A weekend of two halves, one half shopping at a chandlery for bits to fix my bridle to the spinnaker pole and the other half, sewing.
While I was sewing I asked Crew member 2 to make a batter mix that I could make some pancakes with for breakfast.
No problem says Crew member 2. Digging the eggs out of the cupboard I suggested the float test just in case there was a bad one in there as they were from someones chickens in their back garden so the laid-date was a bit unknown.
One floating egg out of three, meant one egg was going to be donated to the river life.
Crew member 2 decided to try to throw it out of the window, as there was a tempest blowing outside, the crew was reluctant to go out. I strongly suggested (don't fucking dare, if you put egg on my deck I will kick your fucking lazy arse) that the crew didn't do that because it's impossible to clear the deck and pontoon.
So the crew opened the washboard and attempted to throw the egg from the companionway instead (at the same time as me saying, Don't, whatever you do... get that on the neighbours boat....).
This was a fatally flawed plan as the wind was blowing so hard, the crew miscalculated the trajectory of the rotten eggy missile and managed to Egg the neighbours boat.
the neighbour is particularly boat proud, having on several occasionas asked me to move my boat away from his as he thinks it too tight a spot to moor two boats. Afraid that I may scuff his pristine shiny boat with my old fenders slung between us as a gesture of goodwill. I've placated him by reassuring him that I keep an eye on his boat while he isn't there. I never said anything about eggs.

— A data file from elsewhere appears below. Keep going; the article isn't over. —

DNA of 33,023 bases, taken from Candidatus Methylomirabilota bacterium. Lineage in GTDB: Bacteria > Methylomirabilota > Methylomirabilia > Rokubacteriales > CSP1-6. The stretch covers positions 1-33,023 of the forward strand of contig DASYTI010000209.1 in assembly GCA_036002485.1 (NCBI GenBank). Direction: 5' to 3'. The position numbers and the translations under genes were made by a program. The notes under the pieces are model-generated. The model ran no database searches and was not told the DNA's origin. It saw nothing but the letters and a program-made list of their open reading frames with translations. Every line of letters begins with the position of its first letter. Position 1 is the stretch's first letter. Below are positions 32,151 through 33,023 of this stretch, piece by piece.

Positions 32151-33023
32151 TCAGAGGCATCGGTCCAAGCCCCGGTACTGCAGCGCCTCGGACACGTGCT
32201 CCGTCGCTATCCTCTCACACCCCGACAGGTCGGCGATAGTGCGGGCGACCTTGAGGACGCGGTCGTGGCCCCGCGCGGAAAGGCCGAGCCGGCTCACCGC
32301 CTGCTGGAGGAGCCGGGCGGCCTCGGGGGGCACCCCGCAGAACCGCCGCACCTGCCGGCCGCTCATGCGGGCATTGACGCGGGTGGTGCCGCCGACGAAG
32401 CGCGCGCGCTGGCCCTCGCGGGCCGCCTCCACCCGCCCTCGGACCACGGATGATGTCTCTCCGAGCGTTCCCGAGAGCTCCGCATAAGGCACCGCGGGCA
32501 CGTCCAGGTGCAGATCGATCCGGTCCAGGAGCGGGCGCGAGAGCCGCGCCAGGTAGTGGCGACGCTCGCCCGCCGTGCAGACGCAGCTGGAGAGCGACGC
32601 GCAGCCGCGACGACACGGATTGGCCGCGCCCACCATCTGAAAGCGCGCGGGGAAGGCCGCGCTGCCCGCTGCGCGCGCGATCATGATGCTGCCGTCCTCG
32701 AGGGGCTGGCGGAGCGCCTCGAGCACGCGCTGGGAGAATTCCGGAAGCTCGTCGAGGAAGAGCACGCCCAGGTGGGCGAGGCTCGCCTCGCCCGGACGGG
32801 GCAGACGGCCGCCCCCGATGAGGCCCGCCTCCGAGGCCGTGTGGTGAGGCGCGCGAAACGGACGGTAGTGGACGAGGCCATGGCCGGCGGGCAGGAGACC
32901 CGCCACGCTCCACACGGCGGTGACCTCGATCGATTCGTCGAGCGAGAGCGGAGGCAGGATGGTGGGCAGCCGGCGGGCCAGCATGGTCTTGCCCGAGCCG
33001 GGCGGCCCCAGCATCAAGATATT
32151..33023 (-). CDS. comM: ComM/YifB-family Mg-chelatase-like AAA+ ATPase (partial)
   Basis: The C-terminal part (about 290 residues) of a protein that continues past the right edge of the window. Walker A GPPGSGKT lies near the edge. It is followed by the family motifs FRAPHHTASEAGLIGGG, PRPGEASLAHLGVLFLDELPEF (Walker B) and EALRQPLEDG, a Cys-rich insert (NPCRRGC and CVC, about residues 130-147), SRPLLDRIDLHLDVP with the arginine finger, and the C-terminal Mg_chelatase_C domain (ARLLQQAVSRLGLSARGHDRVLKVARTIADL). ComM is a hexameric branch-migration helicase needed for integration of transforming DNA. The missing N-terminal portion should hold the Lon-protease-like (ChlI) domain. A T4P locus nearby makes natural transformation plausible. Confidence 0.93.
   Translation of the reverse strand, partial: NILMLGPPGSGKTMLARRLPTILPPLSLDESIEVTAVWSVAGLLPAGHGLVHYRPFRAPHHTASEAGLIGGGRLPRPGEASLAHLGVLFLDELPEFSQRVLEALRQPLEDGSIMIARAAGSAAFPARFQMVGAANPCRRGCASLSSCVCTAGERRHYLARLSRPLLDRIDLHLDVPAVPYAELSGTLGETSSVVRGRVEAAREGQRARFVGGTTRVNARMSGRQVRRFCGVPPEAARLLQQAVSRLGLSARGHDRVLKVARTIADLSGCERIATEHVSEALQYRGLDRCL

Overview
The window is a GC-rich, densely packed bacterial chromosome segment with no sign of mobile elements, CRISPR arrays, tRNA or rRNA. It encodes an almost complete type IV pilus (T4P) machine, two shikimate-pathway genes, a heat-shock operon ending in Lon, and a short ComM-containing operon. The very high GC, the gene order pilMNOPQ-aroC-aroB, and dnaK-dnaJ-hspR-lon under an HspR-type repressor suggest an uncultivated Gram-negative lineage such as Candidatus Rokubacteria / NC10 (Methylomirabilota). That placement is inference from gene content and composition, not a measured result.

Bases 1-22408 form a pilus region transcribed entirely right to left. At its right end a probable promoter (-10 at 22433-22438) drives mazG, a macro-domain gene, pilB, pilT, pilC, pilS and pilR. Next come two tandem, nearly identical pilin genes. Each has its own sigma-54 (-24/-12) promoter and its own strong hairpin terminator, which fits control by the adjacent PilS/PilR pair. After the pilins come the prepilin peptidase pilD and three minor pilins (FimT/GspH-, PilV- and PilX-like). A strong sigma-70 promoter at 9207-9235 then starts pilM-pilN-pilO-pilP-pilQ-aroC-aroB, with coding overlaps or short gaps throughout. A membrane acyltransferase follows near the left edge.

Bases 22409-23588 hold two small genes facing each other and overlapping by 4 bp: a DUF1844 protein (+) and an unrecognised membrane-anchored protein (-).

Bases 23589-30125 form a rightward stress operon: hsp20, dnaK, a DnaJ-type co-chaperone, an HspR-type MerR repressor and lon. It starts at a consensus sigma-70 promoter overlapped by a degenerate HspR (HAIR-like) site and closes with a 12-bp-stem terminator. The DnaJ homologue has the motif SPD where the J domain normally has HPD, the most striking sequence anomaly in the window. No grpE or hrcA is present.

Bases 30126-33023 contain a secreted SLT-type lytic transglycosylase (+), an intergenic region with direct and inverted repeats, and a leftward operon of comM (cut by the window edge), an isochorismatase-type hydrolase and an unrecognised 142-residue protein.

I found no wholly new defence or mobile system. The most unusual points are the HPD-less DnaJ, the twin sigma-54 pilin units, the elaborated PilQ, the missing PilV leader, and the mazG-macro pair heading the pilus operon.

Crew member 2 spent 10 minutes with a hose pipe washing down boat-proud-neighbours boat.
So much for avoiding going out in the storm.
At 2am I was rudely awoken by the boat shaking violently and the sound of the rigging being torn from it's shrouds and the mast falling on the neighbours boat. I leapt out of bed to look though the forward hatch to see what was going on and saw the Jib flogging about unfurled.
Shrouds still intact. Mast still standing.
Dressed only in a furry dressing gown, wonder-woman pants and sailing boots I dashed outside.
The wind was howling at I have no idea what speed but it was probably 40-50mph gusts. It was hard to stand up. And the icy biting cold howled straight through my dressing gown. The upper parts of my body screamed from the cold, my feet, however were at least warm and dry. Thanks to Mr Henri Lloyd.
I struggled to winch in the Jib, the rampant flogging had caused it to jam, so I headed up forward to lash the last bit with a long length of bungee I had grabbed on my way out.
A very messy bundle of sail all trussed up in bungee later and I headed back down below out of the storm to relative peace. Just the fact I was still leaning at a bizarre angle for a marina berth told me it was still blowing old boots outside.